On Tuesday, May 12, citizens of Milford voted for an open at-large seat on the Milford School District Board of Education. Yvette Dennehy won the election with 386 votes which represented almost 67 percent of the votes cast. Ronald T. Evans Jr. received 149 votes, almost 26 percent and Kent Delrossi received 44 votes, almost 8 percent.
Ms. Dennehy, who became known in Milford as the face of Buccaneer Tomorrow, a group of parents who are working with the school district to create a long-term vision for the future of Milford schools, says that the biggest problem facing the board this year is a financial one after a referendum for increased taxes to cover operating costs and a new high school failed on May 5, 2015.
“There is no other option, the district is going to have to hold another referendum,” Ms. Dennehy said. “Overcrowding is one issue, but financially, this district is not going to be able to sustain itself for much longer. Although we did an excellent job communicating the message about the referendum that just failed, obviously more work needs to be done. “Ms. Dennehy said she wants to work with the board in bringing a larger variety of citizens to the table in order to understand why people voted no and to see what can be done to change those votes to yes. She said that she hopes to act as an ambassador through her continued work with Buccaneer Tomorrow and other community groups in order to put the district on the path to a successful referendum.
Ms. Dennehy says that until a referendum is passed, the only way the district can address the funding shortfall is by making cuts that will be painful. Since she will not be sworn into office until July, Ms. Dennehy says she will not have a vote on what cuts will be approved. She expects that programming, sports and personnel will be some areas affected by drastic cuts to the district budget, but that there will be even more areas of education that will feel the effects of the funding shortage.
“The bottom line is that teachers and students are going to suffer,” Ms. Dennehy said. “However, even cutting things will not sustain the district for more than a year or two. The district must begin another campaign for a referendum. Perhaps educating the public on what happens to their taxes when the state comes in and takes over a school would be beneficial. It is not something we want to happen.”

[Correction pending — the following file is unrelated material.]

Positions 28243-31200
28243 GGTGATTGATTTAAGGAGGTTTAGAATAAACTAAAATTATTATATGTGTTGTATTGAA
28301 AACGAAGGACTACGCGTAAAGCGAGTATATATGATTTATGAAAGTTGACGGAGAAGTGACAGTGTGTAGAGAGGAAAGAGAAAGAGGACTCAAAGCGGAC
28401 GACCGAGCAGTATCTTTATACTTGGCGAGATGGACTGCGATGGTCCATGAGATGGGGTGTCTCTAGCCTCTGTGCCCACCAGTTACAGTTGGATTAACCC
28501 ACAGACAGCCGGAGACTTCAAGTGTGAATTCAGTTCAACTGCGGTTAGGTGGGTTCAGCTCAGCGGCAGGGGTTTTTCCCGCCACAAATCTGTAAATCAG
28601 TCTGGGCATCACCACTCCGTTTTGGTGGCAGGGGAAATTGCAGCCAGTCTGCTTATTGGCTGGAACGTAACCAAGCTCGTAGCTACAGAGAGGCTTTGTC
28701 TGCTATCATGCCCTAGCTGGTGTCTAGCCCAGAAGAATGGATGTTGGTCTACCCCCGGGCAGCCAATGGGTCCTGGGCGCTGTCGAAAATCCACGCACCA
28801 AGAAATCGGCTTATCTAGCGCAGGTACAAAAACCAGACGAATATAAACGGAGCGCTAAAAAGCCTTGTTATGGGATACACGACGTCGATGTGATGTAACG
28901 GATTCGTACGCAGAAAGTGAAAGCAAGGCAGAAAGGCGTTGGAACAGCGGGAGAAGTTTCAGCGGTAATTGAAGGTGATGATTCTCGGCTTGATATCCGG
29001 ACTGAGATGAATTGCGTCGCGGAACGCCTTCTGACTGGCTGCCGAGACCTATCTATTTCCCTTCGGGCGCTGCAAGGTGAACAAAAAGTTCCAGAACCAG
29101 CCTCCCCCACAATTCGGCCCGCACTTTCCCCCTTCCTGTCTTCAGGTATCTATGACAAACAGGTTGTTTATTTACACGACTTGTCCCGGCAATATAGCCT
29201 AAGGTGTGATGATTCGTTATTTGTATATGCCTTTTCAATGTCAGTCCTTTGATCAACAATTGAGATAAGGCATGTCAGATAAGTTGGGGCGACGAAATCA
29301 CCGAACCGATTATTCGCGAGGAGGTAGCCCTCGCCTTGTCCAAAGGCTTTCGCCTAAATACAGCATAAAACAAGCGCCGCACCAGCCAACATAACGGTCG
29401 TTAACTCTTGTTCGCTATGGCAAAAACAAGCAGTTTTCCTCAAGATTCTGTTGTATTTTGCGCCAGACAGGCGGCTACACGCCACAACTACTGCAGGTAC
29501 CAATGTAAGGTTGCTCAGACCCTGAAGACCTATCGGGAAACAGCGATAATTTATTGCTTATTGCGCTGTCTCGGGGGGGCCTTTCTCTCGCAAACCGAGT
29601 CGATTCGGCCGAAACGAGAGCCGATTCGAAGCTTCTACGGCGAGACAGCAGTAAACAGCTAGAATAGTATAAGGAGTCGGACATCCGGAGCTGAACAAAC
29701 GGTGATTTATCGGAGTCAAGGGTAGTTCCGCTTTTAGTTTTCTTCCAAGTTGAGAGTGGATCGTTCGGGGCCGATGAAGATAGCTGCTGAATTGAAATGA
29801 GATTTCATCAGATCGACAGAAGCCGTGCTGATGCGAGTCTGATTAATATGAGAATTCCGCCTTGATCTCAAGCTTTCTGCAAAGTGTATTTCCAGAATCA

Many of the Milford residents who voted no for the referendum in early May claimed that they had lost faith in the school board with many stating that a referendum passed in 2007 was to raise money to build a new middle school and a new elementary school. Instead of a new middle school, however, the district built the Milford Central Academy which only housed eighth and ninth grade, leaving sixth and seventh grade at the old Middle School building which has since been closed due to maintenance issues.
“I cannot speak to the statement regarding mishandled funds in 2007 as I am not well-versed on what promises were or were not made,” Ms. Dennehy said. “However, what I can say is that when a district goes out for referendum, the parameters of what the funds are going to be used for are very specific, so I am not sure where the communication broke down. I do know that it must have because this was definitely a bone of contention during the last referendum, and one of the reasons many people have claimed to have lost faith in the school board.” Ms. Dennehy says that her vision for the school board is to transform its image. She wants the board to take a proactive stance in distributing information and gaining a rapport with the citizens of the community.
One of the visions she has for the district is to make information more easily available to the public. She says that although anyone can attend a school board meeting, many do not, so it is important to use all types of media to get the information about Milford schools in the public eye. One thing she would like to see is town hall style meetings every few months to help the board understand the perception and concerns of citizens. Ms. Dennehy would also like to see the school board working with community groups, such as Downtown Milford Inc., the Chamber of Commerce, Buccaneer Tomorrow and others to create a holistic vision for the district.